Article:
Friendly Transfer

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Last night, the U.S. men’s national team, in its first match under new manager Jurgen Klinsmann, tied Mexico 1-1 in Philadelphia. Afterward, Klinsmann in an interview on ESPN2, which covered the match, was enthused by the result.

The U.S. played better in the second half and could have won it down the stretch, he said. After three straight losses to El Tri, it was an encouraging result for Sam’s Army, especially for a friendly.

Earlier in the day, NBC Sports Group and MLS announced a new three-year rights pact, kicking off in 2012, that will put NBC on the pitch for two regular-season and a pair of playoff of games during each year of the contract. That will mark the first time four MLS matches will be broadcast on English-language network television since 2002. NBC will also a pair of men’s national team matches every year.

More importantly, NBC Sports Network, the service still known as Versus until Jan. 2, 2012 and looking to bolster its property roster, picks up 38 regular-season matches, three playoff contests and a pair of MNT affairs in each year of the agreement.

Pre-and post-match coverage on both networks are also part of the mix, as are digital rights.

The price of NBC Sports Group’s entry, which came at the expense of Fox Soccer, which had signed a one-year MLS extension in February is relatively inexpensive, either $30 million or $36 million over the three-year term, depending on whom one talks to.

MLS Commissioner Don Garber was a happy camper, touting the promotional power of NBC Sports Group’s varied assets, including the five Comcast regional sports networks that already held local rights deals with MLS clubs, as well as how the Peacock and Versus have helped boost the Nielsens and marquee of the NHL.

NBC Sports Group chairman Mark Lazarus called MLS “a perfect fit for our new group. We are uniquely positioned to help grow soccer in the United States with extensive coverage on NBC Sports Network, significant programming on the broadcast network and our growing digital platforms.”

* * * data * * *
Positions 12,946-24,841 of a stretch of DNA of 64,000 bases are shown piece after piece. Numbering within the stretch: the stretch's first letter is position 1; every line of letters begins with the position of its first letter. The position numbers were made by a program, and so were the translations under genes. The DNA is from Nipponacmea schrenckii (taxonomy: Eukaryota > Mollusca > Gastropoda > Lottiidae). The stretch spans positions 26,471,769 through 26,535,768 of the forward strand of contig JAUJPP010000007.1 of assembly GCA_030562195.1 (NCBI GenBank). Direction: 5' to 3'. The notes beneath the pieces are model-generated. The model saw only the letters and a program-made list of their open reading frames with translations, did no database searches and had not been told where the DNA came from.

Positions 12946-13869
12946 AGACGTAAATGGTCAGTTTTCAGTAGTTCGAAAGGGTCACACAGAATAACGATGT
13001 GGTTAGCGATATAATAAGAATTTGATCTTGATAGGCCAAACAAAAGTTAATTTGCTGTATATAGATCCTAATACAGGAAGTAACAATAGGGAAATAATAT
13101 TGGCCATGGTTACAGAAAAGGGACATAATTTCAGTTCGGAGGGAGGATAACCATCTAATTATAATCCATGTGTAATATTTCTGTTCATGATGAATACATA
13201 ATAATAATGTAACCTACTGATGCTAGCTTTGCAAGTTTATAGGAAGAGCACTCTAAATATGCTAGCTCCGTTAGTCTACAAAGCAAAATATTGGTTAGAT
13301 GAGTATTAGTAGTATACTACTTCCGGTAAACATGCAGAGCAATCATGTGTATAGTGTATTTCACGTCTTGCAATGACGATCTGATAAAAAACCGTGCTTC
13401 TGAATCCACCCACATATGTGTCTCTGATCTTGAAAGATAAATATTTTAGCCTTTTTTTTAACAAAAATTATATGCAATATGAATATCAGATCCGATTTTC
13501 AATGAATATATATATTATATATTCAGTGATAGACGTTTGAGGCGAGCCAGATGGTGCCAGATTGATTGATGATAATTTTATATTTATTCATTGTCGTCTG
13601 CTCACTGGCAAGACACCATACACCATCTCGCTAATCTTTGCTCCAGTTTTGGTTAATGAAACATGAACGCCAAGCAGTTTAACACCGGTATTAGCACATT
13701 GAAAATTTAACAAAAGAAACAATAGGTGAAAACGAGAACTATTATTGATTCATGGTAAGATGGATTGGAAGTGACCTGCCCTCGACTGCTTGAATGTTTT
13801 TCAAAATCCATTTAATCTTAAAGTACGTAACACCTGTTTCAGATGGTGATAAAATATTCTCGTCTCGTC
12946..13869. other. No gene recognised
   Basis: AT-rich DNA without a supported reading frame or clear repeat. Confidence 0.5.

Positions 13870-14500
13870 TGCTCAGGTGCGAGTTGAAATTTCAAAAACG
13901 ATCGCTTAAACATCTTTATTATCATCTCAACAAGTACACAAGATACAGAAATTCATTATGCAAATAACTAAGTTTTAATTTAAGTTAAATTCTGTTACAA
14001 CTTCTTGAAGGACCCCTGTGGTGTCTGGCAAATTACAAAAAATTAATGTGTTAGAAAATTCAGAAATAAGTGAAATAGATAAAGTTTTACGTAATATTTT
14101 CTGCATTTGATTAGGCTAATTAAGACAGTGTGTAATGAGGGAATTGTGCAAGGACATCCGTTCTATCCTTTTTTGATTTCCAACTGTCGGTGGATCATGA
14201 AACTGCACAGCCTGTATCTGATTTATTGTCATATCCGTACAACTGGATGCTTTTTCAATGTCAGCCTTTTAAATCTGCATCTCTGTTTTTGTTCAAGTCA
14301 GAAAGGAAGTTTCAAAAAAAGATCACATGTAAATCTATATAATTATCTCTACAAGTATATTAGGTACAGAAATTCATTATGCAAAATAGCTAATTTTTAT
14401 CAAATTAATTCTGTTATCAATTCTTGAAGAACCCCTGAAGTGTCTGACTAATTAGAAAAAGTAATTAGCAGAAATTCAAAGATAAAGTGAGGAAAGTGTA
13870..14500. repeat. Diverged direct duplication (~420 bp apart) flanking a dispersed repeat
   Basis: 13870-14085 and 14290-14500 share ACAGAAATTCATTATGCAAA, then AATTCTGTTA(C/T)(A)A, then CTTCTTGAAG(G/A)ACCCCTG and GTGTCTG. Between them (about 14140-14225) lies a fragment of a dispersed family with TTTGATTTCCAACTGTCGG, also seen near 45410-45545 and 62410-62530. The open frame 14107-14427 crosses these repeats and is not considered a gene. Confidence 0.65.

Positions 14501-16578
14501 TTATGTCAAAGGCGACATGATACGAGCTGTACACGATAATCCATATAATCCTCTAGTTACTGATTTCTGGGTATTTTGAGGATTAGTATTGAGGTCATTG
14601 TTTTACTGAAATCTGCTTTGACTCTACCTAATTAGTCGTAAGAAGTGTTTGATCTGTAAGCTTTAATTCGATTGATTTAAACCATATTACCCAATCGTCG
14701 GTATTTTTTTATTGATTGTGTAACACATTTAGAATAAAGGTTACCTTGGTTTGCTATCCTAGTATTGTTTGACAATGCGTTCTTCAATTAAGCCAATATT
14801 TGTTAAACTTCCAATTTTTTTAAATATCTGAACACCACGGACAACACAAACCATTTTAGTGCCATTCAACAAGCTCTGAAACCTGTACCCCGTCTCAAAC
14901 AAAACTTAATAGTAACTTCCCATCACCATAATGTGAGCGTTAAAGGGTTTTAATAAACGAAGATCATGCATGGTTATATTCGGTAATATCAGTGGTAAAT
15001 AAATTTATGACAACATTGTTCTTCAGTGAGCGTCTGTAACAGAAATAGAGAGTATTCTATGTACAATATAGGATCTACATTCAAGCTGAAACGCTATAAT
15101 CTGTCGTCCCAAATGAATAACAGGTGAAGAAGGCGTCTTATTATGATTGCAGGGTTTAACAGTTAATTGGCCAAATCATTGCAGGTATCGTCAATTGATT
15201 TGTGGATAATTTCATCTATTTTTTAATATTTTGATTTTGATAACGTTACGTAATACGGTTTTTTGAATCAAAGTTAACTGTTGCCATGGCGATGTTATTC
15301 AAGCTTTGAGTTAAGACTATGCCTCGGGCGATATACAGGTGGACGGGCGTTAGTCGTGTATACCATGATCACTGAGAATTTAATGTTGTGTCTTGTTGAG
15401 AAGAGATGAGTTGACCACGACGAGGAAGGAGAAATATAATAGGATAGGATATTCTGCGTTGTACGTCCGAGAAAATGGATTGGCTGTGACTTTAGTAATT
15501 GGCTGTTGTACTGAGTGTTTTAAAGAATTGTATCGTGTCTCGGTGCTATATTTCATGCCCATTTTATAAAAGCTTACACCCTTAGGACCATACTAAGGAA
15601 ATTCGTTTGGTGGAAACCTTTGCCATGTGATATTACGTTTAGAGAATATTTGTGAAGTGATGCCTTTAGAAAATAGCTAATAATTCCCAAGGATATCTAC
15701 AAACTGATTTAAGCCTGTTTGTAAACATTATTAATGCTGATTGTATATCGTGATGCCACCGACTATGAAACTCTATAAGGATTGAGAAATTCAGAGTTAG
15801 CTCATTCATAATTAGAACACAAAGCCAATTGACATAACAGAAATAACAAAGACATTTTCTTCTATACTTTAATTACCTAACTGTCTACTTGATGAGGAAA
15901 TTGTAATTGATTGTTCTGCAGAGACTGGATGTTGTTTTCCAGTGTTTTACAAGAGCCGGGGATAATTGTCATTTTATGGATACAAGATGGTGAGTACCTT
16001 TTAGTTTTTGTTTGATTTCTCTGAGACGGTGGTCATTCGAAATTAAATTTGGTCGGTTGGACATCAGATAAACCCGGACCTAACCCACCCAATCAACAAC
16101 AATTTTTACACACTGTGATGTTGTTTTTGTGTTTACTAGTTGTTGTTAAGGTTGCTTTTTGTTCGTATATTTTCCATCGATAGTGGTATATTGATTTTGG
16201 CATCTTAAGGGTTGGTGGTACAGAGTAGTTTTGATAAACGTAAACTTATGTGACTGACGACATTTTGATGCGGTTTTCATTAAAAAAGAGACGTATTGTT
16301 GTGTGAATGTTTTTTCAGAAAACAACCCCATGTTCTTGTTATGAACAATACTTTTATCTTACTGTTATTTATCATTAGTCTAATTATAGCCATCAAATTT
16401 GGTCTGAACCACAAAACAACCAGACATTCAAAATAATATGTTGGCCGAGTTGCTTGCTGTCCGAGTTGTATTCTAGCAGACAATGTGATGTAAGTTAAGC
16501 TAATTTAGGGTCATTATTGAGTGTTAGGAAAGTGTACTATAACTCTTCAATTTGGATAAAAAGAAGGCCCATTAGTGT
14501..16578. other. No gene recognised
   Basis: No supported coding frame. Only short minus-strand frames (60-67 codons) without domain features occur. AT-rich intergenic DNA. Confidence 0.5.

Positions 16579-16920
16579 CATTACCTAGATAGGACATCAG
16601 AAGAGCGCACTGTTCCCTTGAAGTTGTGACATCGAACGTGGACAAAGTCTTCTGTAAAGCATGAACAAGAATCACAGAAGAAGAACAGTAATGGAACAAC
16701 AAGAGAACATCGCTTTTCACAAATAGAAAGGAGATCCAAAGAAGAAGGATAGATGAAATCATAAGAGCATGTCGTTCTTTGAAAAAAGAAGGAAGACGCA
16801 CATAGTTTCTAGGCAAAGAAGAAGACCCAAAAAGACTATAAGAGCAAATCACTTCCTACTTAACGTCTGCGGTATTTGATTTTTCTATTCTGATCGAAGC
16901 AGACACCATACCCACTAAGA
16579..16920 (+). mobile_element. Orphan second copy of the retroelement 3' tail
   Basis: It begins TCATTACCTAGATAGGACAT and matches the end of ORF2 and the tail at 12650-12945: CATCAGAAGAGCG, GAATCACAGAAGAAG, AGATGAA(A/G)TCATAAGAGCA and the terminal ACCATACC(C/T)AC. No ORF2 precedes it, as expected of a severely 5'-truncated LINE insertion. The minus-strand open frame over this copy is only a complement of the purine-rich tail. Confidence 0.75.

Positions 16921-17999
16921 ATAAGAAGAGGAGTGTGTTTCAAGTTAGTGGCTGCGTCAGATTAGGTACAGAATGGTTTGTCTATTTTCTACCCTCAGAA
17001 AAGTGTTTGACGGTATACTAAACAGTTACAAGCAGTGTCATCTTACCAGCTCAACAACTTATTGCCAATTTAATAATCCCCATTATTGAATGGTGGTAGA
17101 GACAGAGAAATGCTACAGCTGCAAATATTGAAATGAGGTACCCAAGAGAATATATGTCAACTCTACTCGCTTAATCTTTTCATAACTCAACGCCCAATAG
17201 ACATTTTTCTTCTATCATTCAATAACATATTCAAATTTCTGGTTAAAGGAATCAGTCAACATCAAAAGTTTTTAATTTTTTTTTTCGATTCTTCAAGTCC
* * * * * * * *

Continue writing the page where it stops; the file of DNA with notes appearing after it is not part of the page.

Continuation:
For its part, Fox Soccer said the right things as well. “Although we’re disappointed MLS chose to go in a different direction, we wish them well, while Fox Soccer continues to support the sport’s growth in the U.S. through our in-depth coverage showcasing the most revered leagues, teams, players and competitions from around the globe,” said Fox Soccer general manager David Nathanson.

In the short term, the rebranded Fox Soccer lost out on the domestic league, but it’s a low-rated property, with flat ratings of around a 0.1 over the past two season. More importantly, Fox Soccer is still making its bones with the much-better- performing UEFA Champions League, England’s Barclays Premier League and Italy’s Serie A.

The question is what if MLS ratings improve significantly under the watch of NBC Sports Network, and/or it also has a need for more of the beautiful game.

Fox Soccer’s contract with Serie A expire after the 2012 season, with the Barclays Premier League the year after and UEFA Champions League in 2015. MLS’s deals with ESPN and Univision also expire in 2014.

Although flanked by premium channel Fox Soccer Plus, FX, Fox, FSN’s RSN empire and Fox Deportes, Fox Soccer itself counts only about half as many subs as NBC Sports Network. In addition to the Peacock, NBC Sports Group also can bring 11 Comcast RSNs to the negotiating table, not to mention myriad NBCUniversal properties.

Who knows? Maybe NBC Sports Network acquires an eight-game NFL Thursday night package; grabs some Notre Dame football as Lazarus indicates will happen; gets involved with the Big East; becomes the de facto pre-Olympic channel and carries plenty of Games action. Maybe any or all of those things happen in a drive to elevate the profile and the monthly license fee for NBC Sports Network beyond Versus’ current 30-cent take. And maybe NBC Sports Group also wants to play harder on the futbol field to boot.

Bidding for the aforementioned properties — the men’s 2018 and 2022 World Cups and other FIFA rights also figure to go to bid in October 2013 — might not be as friendly.